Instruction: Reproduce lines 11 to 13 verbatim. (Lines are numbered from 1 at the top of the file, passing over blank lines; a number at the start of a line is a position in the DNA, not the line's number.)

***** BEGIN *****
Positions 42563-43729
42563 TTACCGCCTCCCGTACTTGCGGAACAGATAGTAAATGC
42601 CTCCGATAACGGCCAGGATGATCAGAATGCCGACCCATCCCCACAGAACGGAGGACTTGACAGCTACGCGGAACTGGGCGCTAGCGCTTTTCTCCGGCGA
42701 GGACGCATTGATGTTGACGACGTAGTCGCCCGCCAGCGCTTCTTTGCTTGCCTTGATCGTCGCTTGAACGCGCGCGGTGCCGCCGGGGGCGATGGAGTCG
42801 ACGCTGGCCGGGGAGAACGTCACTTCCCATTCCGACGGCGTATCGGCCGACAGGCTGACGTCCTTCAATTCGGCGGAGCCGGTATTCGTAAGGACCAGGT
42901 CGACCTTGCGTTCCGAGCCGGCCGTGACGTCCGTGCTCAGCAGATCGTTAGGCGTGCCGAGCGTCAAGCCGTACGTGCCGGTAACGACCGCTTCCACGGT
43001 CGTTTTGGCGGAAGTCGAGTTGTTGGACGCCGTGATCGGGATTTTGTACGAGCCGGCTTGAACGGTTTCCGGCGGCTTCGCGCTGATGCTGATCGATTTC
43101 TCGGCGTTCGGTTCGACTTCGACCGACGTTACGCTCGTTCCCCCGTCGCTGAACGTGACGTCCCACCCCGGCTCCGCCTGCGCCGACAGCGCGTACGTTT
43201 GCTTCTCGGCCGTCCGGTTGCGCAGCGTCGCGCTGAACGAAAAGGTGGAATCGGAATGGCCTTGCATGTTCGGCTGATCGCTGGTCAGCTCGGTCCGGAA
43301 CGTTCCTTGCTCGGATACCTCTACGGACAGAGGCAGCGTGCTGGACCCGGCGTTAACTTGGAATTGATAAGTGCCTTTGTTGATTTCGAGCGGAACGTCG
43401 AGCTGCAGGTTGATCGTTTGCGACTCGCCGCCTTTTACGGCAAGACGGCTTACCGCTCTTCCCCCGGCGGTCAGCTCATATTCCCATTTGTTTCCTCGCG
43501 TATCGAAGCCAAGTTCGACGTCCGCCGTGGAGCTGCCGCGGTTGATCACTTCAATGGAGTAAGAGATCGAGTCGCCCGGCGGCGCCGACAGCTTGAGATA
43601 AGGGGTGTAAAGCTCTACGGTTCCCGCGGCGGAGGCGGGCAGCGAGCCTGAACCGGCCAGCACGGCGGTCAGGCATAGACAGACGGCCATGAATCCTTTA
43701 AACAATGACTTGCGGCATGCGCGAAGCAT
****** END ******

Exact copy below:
43401 AGCTGCAGGTTGATCGTTTGCGACTCGCCGCCTTTTACGGCAAGACGGCTTACCGCTCTTCCCCCGGCGGTCAGCTCATATTCCCATTTGTTTCCTCGCG
43501 TATCGAAGCCAAGTTCGACGTCCGCCGTGGAGCTGCCGCGGTTGATCACTTCAATGGAGTAAGAGATCGAGTCGCCCGGCGGCGCCGACAGCTTGAGATA
43601 AGGGGTGTAAAGCTCTACGGTTCCCGCGGCGGAGGCGGGCAGCGAGCCTGAACCGGCCAGCACGGCGGTCAGGCATAGACAGACGGCCATGAATCCTTTA